day 3/40 #40shoutouts40days


The catalogue of teachers on this list is impressive. I’ve had to trim it right back to save space for others but two remain. Before I affirm one of my most beloved teachers, I’d first like to encourage my friends slaving away as educators in an often broken system. You are tenacious and valiant and the work you’re doing matters greatly. Hang in there. You could be somebody’s Mrs. Narbett.

I was twelve years old when I met Mrs. Narbett. She taught Textiles in a classroom tucked away at the end of a stretching corridor in the one and only high school in town.

Everything about her was petite: her slender frame, her delicate features, her capable hands. In my eyes, she was the patron saint of sewing. Very little was beyond redemption if Mrs. Narbett saw to the matter.

She taught me to appreciate fine fabrics and craft garments with care. She taught me to pace myself as I created. Long hours were spent hunched over a sewing machine, unraveling errors, dressmaking pins littered everywhere. That classroom was my sanctuary for five years.

Sadly, after labouring over an incredibly stressful mother-of-the-bride ensemble I put my sewing machine in storage vowing to never tackle a big project again. The chiffon overlay and covered buttons on the corset took years off of my life. And then my mom and I decided I could sew skirts for my bridesmaids. Why did I think that was a good idea?!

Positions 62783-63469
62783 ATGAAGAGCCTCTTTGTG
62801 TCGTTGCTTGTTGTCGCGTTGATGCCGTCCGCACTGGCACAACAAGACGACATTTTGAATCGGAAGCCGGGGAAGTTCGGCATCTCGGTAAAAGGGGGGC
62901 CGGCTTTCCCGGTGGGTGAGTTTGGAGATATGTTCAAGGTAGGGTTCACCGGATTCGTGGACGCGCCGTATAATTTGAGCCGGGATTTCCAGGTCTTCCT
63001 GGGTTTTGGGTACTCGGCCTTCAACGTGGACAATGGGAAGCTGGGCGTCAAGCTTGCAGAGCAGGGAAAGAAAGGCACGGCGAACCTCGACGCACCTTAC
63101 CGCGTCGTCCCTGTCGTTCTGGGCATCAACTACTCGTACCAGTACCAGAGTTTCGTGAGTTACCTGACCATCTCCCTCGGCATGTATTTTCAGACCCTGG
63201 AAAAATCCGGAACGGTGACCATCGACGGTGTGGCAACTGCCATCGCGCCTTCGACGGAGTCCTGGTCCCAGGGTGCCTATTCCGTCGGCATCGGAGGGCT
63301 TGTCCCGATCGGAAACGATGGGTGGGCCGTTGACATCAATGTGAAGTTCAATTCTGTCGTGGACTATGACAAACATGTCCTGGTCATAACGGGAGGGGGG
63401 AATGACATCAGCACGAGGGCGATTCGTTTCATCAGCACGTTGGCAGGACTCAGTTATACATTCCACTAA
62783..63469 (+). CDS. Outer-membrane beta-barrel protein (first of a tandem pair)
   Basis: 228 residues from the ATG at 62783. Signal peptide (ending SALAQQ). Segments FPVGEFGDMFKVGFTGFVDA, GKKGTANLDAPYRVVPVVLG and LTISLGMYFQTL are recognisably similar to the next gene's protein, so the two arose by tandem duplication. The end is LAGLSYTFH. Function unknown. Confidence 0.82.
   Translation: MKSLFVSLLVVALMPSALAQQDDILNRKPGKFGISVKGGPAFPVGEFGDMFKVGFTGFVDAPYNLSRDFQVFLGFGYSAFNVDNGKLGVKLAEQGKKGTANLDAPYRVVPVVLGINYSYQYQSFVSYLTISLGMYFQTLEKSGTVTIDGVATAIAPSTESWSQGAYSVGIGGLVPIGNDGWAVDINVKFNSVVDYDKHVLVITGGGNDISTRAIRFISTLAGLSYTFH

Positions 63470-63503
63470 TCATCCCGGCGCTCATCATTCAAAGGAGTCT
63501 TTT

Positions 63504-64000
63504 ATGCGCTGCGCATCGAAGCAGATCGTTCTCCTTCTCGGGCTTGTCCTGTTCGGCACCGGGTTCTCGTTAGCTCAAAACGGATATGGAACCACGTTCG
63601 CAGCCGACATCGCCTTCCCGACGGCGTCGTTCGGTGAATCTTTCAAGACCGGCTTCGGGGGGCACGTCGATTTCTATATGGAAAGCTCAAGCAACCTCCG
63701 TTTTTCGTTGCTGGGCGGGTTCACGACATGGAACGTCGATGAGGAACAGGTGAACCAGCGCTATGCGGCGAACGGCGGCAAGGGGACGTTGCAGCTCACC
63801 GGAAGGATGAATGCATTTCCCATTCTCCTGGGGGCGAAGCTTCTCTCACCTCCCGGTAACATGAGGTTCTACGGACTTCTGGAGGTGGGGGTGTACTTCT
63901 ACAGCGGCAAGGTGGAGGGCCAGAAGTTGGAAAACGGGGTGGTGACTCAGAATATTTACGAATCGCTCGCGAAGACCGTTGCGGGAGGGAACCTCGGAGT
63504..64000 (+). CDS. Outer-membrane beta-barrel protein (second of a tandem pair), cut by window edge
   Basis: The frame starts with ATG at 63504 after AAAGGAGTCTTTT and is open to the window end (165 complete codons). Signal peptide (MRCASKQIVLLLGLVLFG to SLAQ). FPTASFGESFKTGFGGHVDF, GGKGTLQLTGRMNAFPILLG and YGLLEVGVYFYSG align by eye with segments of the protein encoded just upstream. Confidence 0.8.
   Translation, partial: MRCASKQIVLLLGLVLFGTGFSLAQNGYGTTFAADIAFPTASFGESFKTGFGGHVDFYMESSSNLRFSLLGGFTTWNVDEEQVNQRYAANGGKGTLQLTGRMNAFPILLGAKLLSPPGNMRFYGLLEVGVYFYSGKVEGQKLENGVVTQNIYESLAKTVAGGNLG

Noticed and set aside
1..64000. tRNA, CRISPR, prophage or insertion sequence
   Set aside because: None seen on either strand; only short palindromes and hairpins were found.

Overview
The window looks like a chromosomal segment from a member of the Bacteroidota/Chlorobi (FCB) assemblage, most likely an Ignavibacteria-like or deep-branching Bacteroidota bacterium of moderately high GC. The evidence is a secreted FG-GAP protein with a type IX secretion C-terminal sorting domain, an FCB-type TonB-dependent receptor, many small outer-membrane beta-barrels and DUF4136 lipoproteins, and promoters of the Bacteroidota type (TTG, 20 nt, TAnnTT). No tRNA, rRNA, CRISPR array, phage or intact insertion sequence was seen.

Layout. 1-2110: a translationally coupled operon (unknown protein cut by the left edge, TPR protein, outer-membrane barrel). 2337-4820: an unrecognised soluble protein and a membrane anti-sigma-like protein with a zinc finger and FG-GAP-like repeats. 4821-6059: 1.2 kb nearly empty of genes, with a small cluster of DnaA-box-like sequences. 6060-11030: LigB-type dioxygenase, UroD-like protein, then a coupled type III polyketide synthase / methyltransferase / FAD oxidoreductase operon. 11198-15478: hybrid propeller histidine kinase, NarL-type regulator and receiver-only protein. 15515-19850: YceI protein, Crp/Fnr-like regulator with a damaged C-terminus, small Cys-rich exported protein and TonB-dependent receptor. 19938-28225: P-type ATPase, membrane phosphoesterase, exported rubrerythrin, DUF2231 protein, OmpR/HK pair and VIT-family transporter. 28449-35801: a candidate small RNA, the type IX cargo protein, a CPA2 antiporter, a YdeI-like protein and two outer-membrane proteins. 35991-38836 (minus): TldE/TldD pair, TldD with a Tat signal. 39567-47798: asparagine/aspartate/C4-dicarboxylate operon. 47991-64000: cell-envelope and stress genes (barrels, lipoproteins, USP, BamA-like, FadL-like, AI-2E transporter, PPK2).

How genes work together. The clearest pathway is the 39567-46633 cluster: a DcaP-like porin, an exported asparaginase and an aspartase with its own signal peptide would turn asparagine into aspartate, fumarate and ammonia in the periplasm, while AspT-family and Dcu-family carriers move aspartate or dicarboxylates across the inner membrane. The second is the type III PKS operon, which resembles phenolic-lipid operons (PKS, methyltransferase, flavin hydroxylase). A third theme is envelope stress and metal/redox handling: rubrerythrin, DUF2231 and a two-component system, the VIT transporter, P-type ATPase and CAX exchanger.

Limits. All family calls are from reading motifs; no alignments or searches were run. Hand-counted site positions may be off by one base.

“Sure, mom. Yes, definitely a simple pattern. Velvet for a November wedding? Sounds lovely. I’ve never worked with velvet but what could go wrong?”


I didn’t get very far before I realized how out of practice I was and how high the stakes were. Seeing my stress level soar, my mom suggested I look up Mrs. Narbett’s phone number and seek counsel.

When she answered the phone, her familiar voice was as kind as ever. She congratulated me on my engagement and once our greetings concluded, she asked why I was calling.
“I think I’ve made a big mistake and I need your expertise. Can I ask a few questions? I’m working with velvet – I know, big mistake – and I just don’t want to mess this up.”

“Bring them over. Let me do it.”

“Oh, it’s mostly just the zippers! I think I can manage the rest I just -”

“I’ll handle it. Let me sew them for you.”

And just like that, Mrs. Narbett became a textile deity.

She welcomed my friends into her home for fittings and produced five fully lined floor-length velvet skirts. She didn’t ask for any money and hardly let me pay her if I remember correctly. I owe her my sanity. I cannot imagine burning the candle at both ends before my wedding just to finish those damn skirts.

Thank you, Mrs. Narbett. Yours was one of my favourite wedding gifts.

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